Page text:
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Malvern East, Australia

Marks C.A.,Nocturnal Wildlife Research Pty Ltd | Obendorf D.,Veterinary Pathologist | Pereira F.,The Interdisciplinary Center | Edwards I.,Padded Traps Ltd | Hall G.P.,University of New England of Australia
Journal of Applied Ecology | Year: 2014

Summary: Models used for resource allocation in eradication programmes must be based on replicated data of known quality and have proven predictive accuracy, or they may provide a false indication of species presence and/or distribution. In the absence of data corroborating the presence of extant foxes Vulpes vulpes in Tasmania, a habitat-specific model based upon mtDNA data (Sarre et al. 2012. Journal Applied Ecology, 50, 459-468) implied that foxes were widespread. Overall, 61 of 9940 (0·6%) surveyed scats were assigned as mtDNA fox positive by the fox eradication programme (FEP). We investigated the spatiotemporal distribution of the 61 mtDNA-assigned fox scats and modelled the probability of replicating scat detection in independent surveys using detection dogs based upon empirically derived probabilities of scat detection success obtained by the FEP using imported fox scats. In a prior mainland study, fox genotypes were recurrently detected in a consecutive four-day pool of scats. In Tasmania, only three contemporaneously collected scat pairs of unknown genotype were detected by the FEP within an area corresponding to a conservatively large mainland fox home range (639 ha) in a decade. Nearest neighbour pairs were widely spaced (mean = 7·0 km; circular area = 153 km2) and generated after a mean of 281 days. The majority of assigned mtDNA positive scats were found in urban and peri-urban environments corresponding to small mainland fox home ranges (30-45 ha) that imply higher scat density and more certain replication. Using the lowest empirically determined scat detection success for dogs, the failure to replicate fox scat detection on 34 of 36 occasions in a large (639 ha) home range is highly improbable (P = 0·00001) and suggestive of Type I error. Synthesis and applications. Type I error, which may have various sources, should be considered when scat mtDNA data are few, accumulated over many years, uncorroborated by observations of extant specimens, inadequately replicated in independent surveys within an expected spatiotemporal scale and reported in geographically isolated environments unlikely to have been colonized. © 2014 The Authors. Journal of Applied Ecology published by John Wiley & Sons Ltd on behalf of British Ecological Society. Source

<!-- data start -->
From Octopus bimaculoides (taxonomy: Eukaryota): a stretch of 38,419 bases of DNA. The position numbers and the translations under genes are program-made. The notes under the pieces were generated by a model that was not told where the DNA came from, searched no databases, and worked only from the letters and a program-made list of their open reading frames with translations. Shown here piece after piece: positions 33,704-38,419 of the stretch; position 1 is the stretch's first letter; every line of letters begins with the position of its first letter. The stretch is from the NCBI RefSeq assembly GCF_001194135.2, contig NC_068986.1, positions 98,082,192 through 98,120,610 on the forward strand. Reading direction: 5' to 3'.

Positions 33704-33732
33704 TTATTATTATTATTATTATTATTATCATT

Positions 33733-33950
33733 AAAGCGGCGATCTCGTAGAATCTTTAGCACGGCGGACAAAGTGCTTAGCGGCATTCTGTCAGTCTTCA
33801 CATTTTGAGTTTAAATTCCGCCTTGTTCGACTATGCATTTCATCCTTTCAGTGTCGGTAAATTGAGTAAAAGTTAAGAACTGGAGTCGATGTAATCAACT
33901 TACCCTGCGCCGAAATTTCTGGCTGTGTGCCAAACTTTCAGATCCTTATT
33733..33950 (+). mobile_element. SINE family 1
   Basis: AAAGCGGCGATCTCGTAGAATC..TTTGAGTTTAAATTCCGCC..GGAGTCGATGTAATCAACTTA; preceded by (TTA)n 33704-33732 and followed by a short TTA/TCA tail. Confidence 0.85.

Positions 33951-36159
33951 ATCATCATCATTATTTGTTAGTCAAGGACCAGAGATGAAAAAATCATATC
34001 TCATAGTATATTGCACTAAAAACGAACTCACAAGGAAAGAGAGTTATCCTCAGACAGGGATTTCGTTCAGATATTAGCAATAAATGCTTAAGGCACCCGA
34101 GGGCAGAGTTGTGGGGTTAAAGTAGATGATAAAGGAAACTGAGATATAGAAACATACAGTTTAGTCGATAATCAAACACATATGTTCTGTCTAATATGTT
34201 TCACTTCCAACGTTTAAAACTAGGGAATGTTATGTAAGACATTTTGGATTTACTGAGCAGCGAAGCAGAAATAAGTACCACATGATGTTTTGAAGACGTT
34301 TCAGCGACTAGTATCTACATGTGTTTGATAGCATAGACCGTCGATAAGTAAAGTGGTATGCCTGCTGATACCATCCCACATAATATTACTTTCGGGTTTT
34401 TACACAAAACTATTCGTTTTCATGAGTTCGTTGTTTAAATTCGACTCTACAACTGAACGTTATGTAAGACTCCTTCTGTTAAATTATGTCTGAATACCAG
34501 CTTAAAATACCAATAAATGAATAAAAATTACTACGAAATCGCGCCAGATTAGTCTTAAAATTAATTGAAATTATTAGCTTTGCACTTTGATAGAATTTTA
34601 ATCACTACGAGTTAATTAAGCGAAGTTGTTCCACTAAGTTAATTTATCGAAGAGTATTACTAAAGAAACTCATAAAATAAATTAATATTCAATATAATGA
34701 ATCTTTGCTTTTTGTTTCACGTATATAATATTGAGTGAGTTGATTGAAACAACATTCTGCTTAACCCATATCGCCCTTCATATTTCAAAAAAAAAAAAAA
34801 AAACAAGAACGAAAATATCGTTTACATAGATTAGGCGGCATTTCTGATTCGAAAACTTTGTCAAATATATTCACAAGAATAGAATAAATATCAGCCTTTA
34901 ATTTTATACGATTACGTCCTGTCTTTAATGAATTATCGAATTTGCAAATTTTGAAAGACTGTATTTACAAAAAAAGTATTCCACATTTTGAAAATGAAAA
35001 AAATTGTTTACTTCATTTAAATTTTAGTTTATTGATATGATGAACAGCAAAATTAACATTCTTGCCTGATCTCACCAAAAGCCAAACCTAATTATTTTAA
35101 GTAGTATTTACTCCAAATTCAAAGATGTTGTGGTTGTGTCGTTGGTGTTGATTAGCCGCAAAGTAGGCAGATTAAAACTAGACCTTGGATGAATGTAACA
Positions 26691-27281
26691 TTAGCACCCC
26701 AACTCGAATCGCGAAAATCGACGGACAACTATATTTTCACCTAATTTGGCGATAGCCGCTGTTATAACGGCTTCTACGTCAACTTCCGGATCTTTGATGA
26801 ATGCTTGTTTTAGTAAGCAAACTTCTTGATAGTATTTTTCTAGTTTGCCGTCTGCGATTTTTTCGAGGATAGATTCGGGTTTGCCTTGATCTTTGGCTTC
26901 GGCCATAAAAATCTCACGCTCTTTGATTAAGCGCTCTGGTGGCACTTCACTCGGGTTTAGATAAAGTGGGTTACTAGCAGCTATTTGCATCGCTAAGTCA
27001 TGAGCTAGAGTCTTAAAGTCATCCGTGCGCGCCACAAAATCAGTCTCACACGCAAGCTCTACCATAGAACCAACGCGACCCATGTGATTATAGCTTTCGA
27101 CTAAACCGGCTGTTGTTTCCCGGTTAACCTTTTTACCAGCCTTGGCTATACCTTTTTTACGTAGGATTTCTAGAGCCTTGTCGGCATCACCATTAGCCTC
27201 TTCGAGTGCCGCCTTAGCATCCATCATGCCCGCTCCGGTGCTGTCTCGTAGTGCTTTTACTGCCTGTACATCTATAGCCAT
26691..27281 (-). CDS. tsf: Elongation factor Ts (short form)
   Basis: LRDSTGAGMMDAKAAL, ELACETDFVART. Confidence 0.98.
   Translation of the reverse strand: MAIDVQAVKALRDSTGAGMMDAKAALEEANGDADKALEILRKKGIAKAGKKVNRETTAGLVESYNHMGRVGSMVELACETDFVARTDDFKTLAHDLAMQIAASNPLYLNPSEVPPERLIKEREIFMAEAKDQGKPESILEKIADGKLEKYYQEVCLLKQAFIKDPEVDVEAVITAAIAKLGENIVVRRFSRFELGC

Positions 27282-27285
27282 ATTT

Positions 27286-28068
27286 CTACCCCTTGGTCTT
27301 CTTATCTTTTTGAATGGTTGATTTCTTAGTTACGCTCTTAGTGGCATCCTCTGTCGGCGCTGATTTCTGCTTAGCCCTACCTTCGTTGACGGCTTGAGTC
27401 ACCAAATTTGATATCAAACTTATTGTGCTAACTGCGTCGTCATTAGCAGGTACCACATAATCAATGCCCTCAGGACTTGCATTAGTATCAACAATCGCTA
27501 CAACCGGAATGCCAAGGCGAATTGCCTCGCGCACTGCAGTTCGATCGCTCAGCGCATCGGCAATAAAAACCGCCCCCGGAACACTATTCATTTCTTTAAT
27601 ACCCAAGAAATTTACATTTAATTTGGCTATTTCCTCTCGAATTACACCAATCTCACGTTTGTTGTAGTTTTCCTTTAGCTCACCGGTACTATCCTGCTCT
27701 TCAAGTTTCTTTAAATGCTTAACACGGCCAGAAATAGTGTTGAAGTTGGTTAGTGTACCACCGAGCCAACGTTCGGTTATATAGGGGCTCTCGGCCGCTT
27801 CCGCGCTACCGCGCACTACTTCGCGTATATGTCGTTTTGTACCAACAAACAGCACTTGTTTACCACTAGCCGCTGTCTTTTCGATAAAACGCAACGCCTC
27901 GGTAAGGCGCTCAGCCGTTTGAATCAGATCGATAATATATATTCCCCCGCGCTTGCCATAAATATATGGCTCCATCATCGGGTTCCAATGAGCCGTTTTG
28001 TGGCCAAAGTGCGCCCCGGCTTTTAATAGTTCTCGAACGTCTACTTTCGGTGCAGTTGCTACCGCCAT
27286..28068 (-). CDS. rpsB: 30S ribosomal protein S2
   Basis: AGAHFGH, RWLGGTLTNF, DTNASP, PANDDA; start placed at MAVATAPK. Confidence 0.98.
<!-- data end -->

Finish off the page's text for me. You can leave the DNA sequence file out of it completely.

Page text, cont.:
Marks C.A.,Nocturnal Wildlife Research Pty Ltd | Obendorf D.,Veterinary Pathologist | Pereira F.,The Interdisciplinary Center | Edwards I.,3777 Gordon River Road | Hall G.P.,University of New England of Australia
Wildlife Society Bulletin | Year: 2014